Aging or Alzheimer's

Media images of once-vital adults robbed first of memory, then personality, and finally the ability to carry out even the most basic living skills strike fear into the hearts of aging Baby Boomers everywhere. If we forget where we left the car keys, or absentmindedly stick the ice cream in the refrigerator, in the back of our minds the question may resound: Could it be Alzheimer's?

According to the Alzheimer's Association, about 50 percent of adults who reach the age of 85 are diagnosed with Alzheimer's. But experts remind us that forgetfulness is not necessarily an indicator of the disease. Occasional lapses in memory are normal as we age. However, Alzheimer's involves progressive and severe memory loss resulting from the degeneration and death of brain cells important for memory. But there are other culprits for forgetfulness as well: Poor diet, not drinking enough water, depression, and other medical conditions can all contribute to declining memory function.

Studies show that diets high in saturated fat and cholesterol tend to clog arteries and also put people at a higher risk for stroke and dementia, and possibly for Alzheimer's. Therefore, it's clear that good dietary behavior can protect your overall health as you age.

Brain training

Nothing deprives the brain of stimulation like a sedentary lifestyle. Walking, gardening or bicycling just 30 minutes a day can have a significant impact on brain function.

Participating in mind-stimulating activities like reading, learning foreign languages and doing puzzles and word games help keep your brain in optimum shape. Staying socially connected is also recommended.

Symptoms of Alzheimer's

The Alzheimer's Association offers the following checklist to help distinguish normal memory loss from the onset of Alzheimer's disease:

  • Memory loss. Forgetting recently learned information. While it's normal to forget appointments, names or telephone numbers, those with dementia will forget such things more often.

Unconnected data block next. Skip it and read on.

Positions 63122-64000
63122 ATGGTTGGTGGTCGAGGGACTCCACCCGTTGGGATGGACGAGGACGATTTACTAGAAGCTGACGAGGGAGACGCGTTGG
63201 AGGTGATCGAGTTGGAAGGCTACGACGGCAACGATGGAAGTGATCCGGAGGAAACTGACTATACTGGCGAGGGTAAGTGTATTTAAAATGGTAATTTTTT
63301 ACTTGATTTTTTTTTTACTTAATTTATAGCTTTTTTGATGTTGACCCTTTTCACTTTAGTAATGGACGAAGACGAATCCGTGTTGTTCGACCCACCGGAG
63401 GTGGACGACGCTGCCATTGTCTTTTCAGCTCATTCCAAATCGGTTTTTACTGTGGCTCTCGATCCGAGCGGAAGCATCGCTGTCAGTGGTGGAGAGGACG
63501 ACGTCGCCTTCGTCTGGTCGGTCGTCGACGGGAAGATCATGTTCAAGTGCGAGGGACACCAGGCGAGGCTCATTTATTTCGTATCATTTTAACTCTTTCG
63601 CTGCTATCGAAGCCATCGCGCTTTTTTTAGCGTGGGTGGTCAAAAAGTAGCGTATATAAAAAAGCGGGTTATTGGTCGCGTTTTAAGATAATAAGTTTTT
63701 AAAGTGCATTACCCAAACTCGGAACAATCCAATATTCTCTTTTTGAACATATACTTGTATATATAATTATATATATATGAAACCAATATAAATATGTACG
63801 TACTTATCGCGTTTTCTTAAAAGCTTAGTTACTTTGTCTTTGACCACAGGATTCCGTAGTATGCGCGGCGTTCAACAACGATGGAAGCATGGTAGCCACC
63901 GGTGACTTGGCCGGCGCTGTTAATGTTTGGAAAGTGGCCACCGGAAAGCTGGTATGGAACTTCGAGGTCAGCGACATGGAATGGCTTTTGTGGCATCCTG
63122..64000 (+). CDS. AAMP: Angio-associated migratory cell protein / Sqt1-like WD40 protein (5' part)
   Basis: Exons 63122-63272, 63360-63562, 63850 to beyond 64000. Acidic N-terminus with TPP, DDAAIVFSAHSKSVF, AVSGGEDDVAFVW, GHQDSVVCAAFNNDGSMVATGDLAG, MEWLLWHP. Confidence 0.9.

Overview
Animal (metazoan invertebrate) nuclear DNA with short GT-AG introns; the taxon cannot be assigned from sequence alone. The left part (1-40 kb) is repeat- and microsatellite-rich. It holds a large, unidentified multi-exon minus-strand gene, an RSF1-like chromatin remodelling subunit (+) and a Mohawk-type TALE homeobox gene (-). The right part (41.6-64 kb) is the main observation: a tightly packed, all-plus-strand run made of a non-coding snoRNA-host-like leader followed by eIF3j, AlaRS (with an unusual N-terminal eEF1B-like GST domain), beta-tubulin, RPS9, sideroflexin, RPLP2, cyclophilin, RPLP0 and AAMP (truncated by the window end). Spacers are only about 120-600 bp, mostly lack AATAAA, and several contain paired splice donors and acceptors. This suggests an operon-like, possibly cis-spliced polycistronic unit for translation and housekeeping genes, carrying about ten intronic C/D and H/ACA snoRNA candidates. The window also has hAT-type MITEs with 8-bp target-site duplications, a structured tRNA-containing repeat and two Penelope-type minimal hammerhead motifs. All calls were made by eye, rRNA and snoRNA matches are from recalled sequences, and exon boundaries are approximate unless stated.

• Difficulty performing everyday tasks. A person with Alzheimer's may not know the steps for preparing a meal, using a common household appliance or participating in a lifelong hobby.
  • Problems with language. Everyone has trouble finding the right word sometimes, but a person with Alzheimer's often forgets simple words or substitutes unusual words, making his or her speech or writing hard to understand.
  • Disorientation to time and place. It's normal to forget the day of the week or where you're going. But people with Alzheimer's may forget where they are and how they got there, and may not know how to get back home.
  • Poor or decreased judgment. Alzheimer's sufferers may dress without regard to the weather, show poor judgment about money, giving away large sums to telemarketers or paying for home repairs or products they don't need.
  • Problems with abstract thinking. Balancing a checkbook is a task that can be challenging for some. But a person with Alzheimer's may forget what the numbers represent and what needs to be done with them.
  • Misplacing things. Anyone can temporarily misplace a wallet or key. Someone with Alzheimer's may put things in unusual places, like an iron in the freezer or a wristwatch in the sugar bowl.
  • Changes in mood or behavior. Alzheimer's sufferers can show rapid mood swings from calm to tears to anger for no apparent reason.
  • Changes in personality. A person with Alzheimer's can change dramatically, becoming extremely confused, suspicious, fearful or dependent on a family member.

Diagnosing Alzheimer's disease is not an easy task. In fact, the only definitive diagnosis is a post-mortem brain biopsy. However, a physician should first do several tests to rule out other causes for the symptoms that are occurring. If those do not reveal another cause, there are a series of different mental and physical tests often performed over several days that can help a qualified physician make a diagnosis with 90% accuracy. If you notice worsening memory loss in you or a loved one, it would be wise to schedule an initial appointment with your primary medical practitioner.

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